The Midgetman is an abandonment of the MIRV philosophy that has guided our missile design for the last 20 years. Building single-warhead missiles, to the exclusion of MIRVs, is the direction we should be taking. On defense matters, and specifically on the issue of land-based strategic missiles, this administration acts like a child in a candy store. It refuses to choose between the MX and the Midgetman. It demands both. Why it is in the interest of those of us dedicated to arms control to build both systems is something that Aspin does not explain.
In his article, Aspin makes a great deal of the dramatic shifts in public attitudes on defense spending. He paints the anti-MX lobbyists as monied bruisers, buying radio ads to scare members off the fence. I wish our side had some heavy-hitters, like the bankers or the insurance industry. I certainly haven't seen them. Who I have seen lobbying on the MX issue are priests, nuns, ministers and rabbis. I have heard from students, senior citizens, environmentalists, labor union members and many others.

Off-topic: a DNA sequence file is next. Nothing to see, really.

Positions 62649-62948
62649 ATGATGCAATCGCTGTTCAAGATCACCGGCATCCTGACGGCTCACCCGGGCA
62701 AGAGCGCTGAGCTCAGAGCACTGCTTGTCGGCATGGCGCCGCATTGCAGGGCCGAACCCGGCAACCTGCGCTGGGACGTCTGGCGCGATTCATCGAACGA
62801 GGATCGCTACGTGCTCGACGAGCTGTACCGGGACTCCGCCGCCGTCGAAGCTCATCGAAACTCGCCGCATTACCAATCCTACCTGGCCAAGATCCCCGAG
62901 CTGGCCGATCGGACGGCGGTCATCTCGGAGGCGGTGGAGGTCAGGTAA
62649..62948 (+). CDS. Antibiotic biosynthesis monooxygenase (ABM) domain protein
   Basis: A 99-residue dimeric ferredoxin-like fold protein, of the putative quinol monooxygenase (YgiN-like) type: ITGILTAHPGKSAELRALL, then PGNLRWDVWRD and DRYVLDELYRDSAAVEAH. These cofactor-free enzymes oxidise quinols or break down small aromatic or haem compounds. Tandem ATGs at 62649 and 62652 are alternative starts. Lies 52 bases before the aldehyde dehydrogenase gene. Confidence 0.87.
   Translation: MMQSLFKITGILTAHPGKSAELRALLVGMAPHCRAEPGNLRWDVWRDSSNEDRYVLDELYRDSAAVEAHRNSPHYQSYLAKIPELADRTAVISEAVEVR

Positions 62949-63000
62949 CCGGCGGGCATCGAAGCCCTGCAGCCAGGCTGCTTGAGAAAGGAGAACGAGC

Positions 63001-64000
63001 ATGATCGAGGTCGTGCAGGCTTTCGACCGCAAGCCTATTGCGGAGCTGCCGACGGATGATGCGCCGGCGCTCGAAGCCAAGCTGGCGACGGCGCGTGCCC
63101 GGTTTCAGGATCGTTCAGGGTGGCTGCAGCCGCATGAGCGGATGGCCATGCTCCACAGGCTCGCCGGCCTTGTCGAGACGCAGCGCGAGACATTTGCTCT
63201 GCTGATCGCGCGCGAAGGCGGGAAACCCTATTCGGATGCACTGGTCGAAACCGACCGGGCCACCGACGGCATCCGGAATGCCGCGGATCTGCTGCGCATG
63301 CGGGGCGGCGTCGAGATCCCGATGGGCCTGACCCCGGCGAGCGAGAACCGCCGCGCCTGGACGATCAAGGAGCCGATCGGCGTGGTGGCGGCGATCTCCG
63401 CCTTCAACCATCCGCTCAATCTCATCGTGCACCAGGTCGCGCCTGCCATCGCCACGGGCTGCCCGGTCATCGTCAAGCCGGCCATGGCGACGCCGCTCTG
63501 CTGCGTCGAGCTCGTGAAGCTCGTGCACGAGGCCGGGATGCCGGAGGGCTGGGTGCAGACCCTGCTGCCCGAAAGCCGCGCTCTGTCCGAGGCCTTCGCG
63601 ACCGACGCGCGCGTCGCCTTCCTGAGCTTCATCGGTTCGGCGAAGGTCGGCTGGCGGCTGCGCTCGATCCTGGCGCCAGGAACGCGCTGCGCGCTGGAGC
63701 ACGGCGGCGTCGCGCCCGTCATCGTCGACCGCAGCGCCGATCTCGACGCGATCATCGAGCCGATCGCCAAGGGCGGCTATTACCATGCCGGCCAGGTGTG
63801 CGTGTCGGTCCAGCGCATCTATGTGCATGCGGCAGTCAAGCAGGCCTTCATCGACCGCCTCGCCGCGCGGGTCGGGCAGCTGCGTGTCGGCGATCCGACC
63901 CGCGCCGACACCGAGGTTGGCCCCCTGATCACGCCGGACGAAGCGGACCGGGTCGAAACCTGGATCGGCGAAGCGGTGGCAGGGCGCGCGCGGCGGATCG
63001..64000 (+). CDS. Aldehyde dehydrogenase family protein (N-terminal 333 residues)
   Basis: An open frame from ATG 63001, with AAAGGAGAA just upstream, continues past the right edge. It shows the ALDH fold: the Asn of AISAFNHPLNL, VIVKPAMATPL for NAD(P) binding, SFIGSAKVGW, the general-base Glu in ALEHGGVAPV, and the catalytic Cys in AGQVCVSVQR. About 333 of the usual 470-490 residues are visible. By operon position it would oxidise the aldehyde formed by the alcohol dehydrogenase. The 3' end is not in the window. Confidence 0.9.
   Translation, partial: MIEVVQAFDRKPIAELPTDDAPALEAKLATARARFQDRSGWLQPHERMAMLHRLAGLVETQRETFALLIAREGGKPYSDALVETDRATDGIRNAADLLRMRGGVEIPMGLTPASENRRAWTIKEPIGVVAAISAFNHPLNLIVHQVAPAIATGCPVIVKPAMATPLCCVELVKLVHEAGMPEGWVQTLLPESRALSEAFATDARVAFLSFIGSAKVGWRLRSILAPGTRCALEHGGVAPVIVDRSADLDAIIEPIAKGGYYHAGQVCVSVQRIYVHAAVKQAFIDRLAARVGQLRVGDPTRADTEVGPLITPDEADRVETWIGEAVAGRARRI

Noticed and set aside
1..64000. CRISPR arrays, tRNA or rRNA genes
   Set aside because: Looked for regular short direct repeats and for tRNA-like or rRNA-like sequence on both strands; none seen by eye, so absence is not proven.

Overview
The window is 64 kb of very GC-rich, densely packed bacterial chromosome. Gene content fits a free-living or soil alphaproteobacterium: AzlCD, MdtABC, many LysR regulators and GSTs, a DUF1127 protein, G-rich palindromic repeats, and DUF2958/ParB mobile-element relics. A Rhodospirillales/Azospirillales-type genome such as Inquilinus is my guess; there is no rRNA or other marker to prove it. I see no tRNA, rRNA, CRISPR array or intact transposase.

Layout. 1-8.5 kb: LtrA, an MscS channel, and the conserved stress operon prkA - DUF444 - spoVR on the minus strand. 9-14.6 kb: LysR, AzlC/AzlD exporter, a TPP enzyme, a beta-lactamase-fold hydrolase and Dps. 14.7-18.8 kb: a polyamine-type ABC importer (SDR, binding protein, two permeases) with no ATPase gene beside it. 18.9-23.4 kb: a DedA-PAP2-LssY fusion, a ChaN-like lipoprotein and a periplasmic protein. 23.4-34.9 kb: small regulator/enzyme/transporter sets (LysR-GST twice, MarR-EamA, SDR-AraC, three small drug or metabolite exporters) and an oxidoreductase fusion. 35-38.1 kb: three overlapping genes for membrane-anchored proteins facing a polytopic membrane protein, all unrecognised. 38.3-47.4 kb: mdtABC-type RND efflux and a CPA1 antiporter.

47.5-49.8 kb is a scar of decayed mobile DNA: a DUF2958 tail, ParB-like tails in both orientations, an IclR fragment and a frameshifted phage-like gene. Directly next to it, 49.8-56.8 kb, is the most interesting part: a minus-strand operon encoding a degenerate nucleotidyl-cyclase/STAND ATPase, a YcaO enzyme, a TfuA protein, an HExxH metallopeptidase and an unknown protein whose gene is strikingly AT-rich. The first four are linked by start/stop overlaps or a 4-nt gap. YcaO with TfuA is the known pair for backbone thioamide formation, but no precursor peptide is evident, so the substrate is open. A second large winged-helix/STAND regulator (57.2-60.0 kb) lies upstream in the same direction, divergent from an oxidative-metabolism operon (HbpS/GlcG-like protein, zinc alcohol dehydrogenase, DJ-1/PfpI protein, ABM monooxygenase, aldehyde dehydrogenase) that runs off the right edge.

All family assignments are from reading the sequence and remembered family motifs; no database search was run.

This great anti-MX, pro-freeze lobbying force is an honest-to-goodness grass-roots response to the government going awry. It is made up of citizens who refuse to accept the rebuke that they do not know enough to have a say in our nuclear weapons policy. Opponents of the freeze movement will not and cannot accept the reality that freeze advocates are concerned American citizens who believe that the government is making a potentially cataclysmic error with nuclear weapons. Rather than trying to discredit the movement, as this administration has tried, we ought to listen to it.
Aspin thinks that if "the right-wing fringe" would attack the Scowcroft compromise, liberals would support it. I resent this argument. Those of us who oppose the MX do so because it is an expensive and destabilizing system. We do not and should not oppose it because the right wing supports it.
We are all anxious to resolve the issue of the MX missile. I believe the issue should be resolved by terminating the program. We can resolve it by negotiating with the Soviets on all aspects of our nuclear arsenal to reduce tensions, reduce the risk of nuclear war and reduce weapons on both sides. And there is no better way to start than by negotiating a nuclear freeze.